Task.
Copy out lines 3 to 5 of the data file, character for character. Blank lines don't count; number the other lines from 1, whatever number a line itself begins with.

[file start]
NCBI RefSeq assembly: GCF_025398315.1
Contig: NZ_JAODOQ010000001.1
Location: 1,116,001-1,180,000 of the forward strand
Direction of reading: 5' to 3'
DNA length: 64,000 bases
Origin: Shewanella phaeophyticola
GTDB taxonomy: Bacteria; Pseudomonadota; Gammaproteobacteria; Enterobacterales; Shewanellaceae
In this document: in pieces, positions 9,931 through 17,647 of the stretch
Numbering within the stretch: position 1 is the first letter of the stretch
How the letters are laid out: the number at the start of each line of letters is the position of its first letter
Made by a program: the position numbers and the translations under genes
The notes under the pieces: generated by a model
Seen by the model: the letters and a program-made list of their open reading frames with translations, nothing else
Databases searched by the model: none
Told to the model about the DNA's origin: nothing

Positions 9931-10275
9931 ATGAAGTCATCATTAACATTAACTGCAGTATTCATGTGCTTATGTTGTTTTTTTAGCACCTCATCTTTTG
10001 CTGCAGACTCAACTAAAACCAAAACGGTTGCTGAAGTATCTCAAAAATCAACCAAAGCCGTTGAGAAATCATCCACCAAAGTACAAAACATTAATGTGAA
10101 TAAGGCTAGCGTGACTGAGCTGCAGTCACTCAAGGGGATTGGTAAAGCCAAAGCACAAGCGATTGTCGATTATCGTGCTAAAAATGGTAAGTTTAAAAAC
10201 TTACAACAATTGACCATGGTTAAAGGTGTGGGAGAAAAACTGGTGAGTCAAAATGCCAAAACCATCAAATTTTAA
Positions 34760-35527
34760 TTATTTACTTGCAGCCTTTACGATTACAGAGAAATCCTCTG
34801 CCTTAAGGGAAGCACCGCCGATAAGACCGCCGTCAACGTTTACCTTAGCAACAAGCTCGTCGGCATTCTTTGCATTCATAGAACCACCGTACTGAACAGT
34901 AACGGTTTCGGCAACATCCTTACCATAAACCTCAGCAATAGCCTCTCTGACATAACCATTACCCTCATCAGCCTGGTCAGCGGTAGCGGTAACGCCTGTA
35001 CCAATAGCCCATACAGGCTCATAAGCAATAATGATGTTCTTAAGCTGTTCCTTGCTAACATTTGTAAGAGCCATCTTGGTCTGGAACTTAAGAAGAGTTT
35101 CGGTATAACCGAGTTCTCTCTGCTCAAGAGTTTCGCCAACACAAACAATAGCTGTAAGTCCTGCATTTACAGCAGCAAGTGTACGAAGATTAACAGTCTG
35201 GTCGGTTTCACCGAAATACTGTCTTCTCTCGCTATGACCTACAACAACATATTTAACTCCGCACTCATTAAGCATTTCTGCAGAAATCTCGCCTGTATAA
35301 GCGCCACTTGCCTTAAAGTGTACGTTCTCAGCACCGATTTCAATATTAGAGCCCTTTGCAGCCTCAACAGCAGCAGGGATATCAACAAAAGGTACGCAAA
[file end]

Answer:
Location: 1,116,001-1,180,000 of the forward strand
Direction of reading: 5' to 3'
DNA length: 64,000 bases